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Saturday, March 7, 2009

Why Threatening Bad Cops Makes No Sense

Depiction of a group of vigilante "baldknobbers" from the 1919 movie "The Sheppard Of The Hills".
Baldknobbers were groups of vigilantes in Arkansas and Missouri who were responsible not only for attacking horse thieves, but also murdering their critics and their families, as well as several racially motivated lynchings in the mid to late late 1800's and early 1900's.

An act of police misconduct is nothing more than vigilantism. In fact, there is no difference between a police officer beating someone they suspect might have committed a crime as a form of "street justice" or you beating someone up if you suspect they committed a crime.

When the world sees acts of police brutality, it evokes a strong reaction on several levels for most people. It makes us fear what police could do to us, it makes us wonder at the kinds of people we entrust with the power to enforce our laws, it causes us to question whether our justice system is still just, and it creates a sense of outrage that a person can get away with a crime just because of their chosen occupation.

Needless to say, there are numerous reasons why videotaped images of a 15-year-old girl being attacked by King County Sheriff's Deputy Paul Schene sparked strong emotions across the globe. It also takes little effort to understand the outrage the video of Oscar Grant's death created when it made it into the public square.

So strong, in fact, that the lawyers for Schene and Mehserle both reported that those officers, their families, and the lawyers themselves began to receive death threats after the stories went public.

But... what does it make any of us if we lower ourselves to the same level as an officer who we believe has committed a crime when we seek to circumvent the law and threaten the lives of those officers, their families, and those who's job it is to defend them in court?

Does it not make us exactly the same as those officers when we stoop to their level and try to be judge, jury, and executioner just like they did?

After all, how just is it when we seek to answer an injustice with injustice?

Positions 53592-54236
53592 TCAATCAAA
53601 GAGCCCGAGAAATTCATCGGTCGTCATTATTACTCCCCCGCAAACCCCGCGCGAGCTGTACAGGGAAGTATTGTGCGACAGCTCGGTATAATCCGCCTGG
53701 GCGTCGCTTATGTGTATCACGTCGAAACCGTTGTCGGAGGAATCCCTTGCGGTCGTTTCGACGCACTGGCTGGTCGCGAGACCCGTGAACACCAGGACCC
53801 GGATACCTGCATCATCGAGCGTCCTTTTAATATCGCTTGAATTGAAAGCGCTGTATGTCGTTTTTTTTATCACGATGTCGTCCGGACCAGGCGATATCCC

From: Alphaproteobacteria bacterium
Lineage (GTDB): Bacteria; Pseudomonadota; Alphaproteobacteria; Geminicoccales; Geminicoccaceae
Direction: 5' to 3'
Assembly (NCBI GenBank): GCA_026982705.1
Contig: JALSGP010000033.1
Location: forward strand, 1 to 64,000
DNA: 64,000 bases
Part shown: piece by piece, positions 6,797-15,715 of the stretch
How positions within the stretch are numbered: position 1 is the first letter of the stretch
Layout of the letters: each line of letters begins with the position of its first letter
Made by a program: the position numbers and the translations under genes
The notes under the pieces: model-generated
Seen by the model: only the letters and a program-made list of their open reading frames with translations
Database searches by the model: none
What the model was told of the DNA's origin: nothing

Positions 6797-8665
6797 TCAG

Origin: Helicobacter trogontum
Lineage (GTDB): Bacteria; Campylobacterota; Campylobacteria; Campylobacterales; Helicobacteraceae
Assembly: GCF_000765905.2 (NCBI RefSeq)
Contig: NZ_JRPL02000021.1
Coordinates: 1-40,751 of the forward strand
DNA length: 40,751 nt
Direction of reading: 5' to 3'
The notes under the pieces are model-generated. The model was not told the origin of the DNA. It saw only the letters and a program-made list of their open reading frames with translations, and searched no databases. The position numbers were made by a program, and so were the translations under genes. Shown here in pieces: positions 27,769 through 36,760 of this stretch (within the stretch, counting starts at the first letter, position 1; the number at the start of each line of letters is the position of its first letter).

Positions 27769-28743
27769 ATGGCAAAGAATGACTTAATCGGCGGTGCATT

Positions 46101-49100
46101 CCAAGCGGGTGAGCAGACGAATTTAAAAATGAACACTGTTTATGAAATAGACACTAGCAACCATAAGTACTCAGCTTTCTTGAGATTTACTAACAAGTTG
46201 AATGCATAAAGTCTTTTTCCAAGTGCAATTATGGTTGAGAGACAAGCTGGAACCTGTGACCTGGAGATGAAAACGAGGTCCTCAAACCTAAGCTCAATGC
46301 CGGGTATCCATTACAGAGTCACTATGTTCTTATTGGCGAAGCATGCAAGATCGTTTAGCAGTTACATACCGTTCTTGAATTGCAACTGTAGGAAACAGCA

Aside from the ethical considerations, making threats against officers accused of misconduct is ultimately counterproductive on a number of levels... worst of all these is that it gives police unions the ammunition they need to pressure legislators into enacting new laws that let them hide acts of misconduct and escape justice without any public scrutiny...

In other words, threatening officers such as Paul Schene and Johannes Mehserle not only makes you the same as they are... it gives the future Schenes and Mehserles the ability to do the same things those officers are accused of without the fear of being caught...

Threatening officers accused of misconduct creates more misconduct, not less. It creates more injustice, not less. It gives them more power, not less.

It is, ultimately, wrongheaded to seek to become that which you seek to fight. Just as it is wrong for a police officer to resort to illegal tactics in the course of their job, it is wrong for us to resort to illegal tactics to answer those acts of injustice. In other words, it is wrong for us to become them in answer to what they have done.

So, for any of you out there who might think about threatening an officer who was accused of misconduct, or their families, or their lawyers.... please don't, because all that will accomplish is to create more monsters and make it harder for us to spot acts of misconduct... not to mention that it turns you into the very same monster that you seek to fight.

Don't believe me? Just see what happened in Baltimore when an officer received threats after a video of him attacking a teenager was released to the public.

Sure, the system as it is might let all these officers get away with such upsetting acts... but the answer is to fix the system so that they are treated like any of us are when we stand accused, not think yourself above it like those officers did when they broke the law under the guise of enforcing it.

If you think otherwise, you might as well put on one of their uniforms now, because you're more like them than you'll ever know.

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